Effect of Intermolecular Forces on Physical Properties

Instructor: Laura Foist

Laura has a Masters of Science in Food Science and Human Nutrition and has taught college Science.

In this lesson we will review what intermolecular forces are and how they will affect physical properties such as boiling point, freezing point, melting point, and vapor pressure.

Intermolecular Forces

Imagine you just broke your favorite lamp. You have several different types of glue to put it back together. If you choose a weaker glue, it won't take much force for the lamp to fall apart again, while using a stronger glue would require a lot more force to break that bond.

Intermolecular forces are like the glue, only instead of holding a lamp together, intermolecular forces hold molecules together. There are strong and weak forces; the stronger the force, the more energy is required to break those molecules apart from each other.

Intermolecular forces include (listed from weakest to strongest):

  • Van der Waals dispersion forces
  • Van der Waals dipole-dipole interactions
  • Hydrogen bonding
  • Ionic bonds

So, if two molecules are only connected using van der Waals dispersion forces, then it would require very little energy to break those molecules apart from each other. On the other hand, if two molecules are connected using ionic bonds, it takes a whole lot more energy to break those two apart.

Intermolecular Forces and Physical Properties

Stronger intermolecular forces will also result in a higher physical properties such as higher melting or boiling points, which require breaking molecules apart. Higher intermolecular forces also leads to a higher freezing point, but since we are talking about lowering the temperature for freezing points, we often say that lower intermolecular forces requires lowering the temperature more.

Since a higher vapor pressure means that it is easier to vaporize a compound, this means that lower intermolecular forces leads to a higher vapor pressure.

Van der Waals Dispersion Forces

Van der Waals dispersion forces, also called London forces, occur due to instantaneous dipoles. At any given moment the electrons in a molecule or atom may not be evenly distributed around the molecule. If more electrons are on the left side of the molecule than on the right side, then there will be a slight negative charge on the left side of the molecule. The side with fewer electrons will have a slight positive charge.

These momentary, slight, positive and negative charges are attracted to each other (like the positive and negative ends on a magnet). This causes momentary bonds between molecules. We can already see why these bonds would be so weak, because they only last for a little while.

Van der Waals dispersion forces increase as the atomic size increases. This means that larger molecules will feel more force, thus increasing the intermolecular forces. So if we have two molecules that are exactly the same except that one is bigger than the other (such as methane and ethane), then the intermolecular forces of the bigger one will be stronger than for the smaller one.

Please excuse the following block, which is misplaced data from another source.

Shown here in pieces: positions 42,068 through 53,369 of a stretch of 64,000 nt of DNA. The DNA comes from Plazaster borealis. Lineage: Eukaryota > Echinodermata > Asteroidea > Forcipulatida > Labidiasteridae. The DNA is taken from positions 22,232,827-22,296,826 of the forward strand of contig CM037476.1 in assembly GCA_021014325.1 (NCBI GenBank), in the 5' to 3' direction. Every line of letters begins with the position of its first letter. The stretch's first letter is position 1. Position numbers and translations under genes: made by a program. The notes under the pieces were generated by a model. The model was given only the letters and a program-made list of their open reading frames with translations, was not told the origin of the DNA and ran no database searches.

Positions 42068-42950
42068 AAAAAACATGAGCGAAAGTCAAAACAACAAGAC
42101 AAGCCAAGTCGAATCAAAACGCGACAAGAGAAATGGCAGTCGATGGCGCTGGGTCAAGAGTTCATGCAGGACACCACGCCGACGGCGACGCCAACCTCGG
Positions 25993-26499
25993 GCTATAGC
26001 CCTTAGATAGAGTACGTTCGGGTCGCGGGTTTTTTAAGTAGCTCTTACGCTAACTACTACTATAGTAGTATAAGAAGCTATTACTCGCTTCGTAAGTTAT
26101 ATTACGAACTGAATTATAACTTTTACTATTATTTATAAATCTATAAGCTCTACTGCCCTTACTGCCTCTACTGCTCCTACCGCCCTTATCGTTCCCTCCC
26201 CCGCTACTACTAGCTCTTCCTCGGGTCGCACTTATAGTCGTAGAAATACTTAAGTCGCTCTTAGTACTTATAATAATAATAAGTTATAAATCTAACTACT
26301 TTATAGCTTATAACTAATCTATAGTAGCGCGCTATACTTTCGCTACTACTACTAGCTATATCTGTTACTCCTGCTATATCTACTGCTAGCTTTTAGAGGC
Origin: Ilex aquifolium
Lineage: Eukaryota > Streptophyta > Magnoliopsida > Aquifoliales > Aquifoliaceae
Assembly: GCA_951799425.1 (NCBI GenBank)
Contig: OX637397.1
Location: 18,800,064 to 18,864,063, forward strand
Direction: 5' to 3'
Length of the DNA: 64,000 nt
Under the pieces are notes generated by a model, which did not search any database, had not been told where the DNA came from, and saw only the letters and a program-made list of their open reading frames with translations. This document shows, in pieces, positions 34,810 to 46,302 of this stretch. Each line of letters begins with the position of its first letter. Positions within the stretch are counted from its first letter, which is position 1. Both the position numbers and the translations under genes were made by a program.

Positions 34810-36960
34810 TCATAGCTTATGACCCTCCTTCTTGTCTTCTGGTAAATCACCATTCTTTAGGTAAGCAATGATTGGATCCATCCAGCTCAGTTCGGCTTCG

So, in van der Waals dispersion forces:

  • Boiling point is higher for larger compounds
  • Melting point is higher for larger compounds
  • Freezing point is lower for smaller compounds
  • Vapor pressure is higher for smaller compounds

Van der Waals Dipole-Dipole Interactions

A partial positive charge and a partial negative charge can be created between two atoms when there is a difference in electronegativity. These interactions are called van der Waals dipole-dipole interactions.

For example, carbon is less electronegative than oxygen, creating a partial positive on carbon and a partial negative on oxygen. The dipole interactions are stronger than the dispersion forces because the oxygen will almost always have slightly more electrons than the carbon, instead of constantly changing. There still isn't a full negative charge on the oxygen, or a full positive charge on the carbon. But the partial positive and negative charges are still enough to attract opposite charges together.

The higher the difference in electronegativity, the strong the dipole-dipole interactions will be. So compounds with a higher electronegativity difference will have strong intermolecular forces.

Hydrogen Bonding

Under certain circumstances the dipole bonds created from hydrogen can create very strong bonds. Let's say that you have an atom that is attached to several hydrogen atoms: such as the carbon in methane attached to 4 hydrogen atoms.

The hydrogen atoms will surround the carbon atom, putting a partial positive charge all around the methane. But, if you have a cup full of methane, then all of the molecules will be surrounded by a partial positive charge, causing the molecules to push away from each other.

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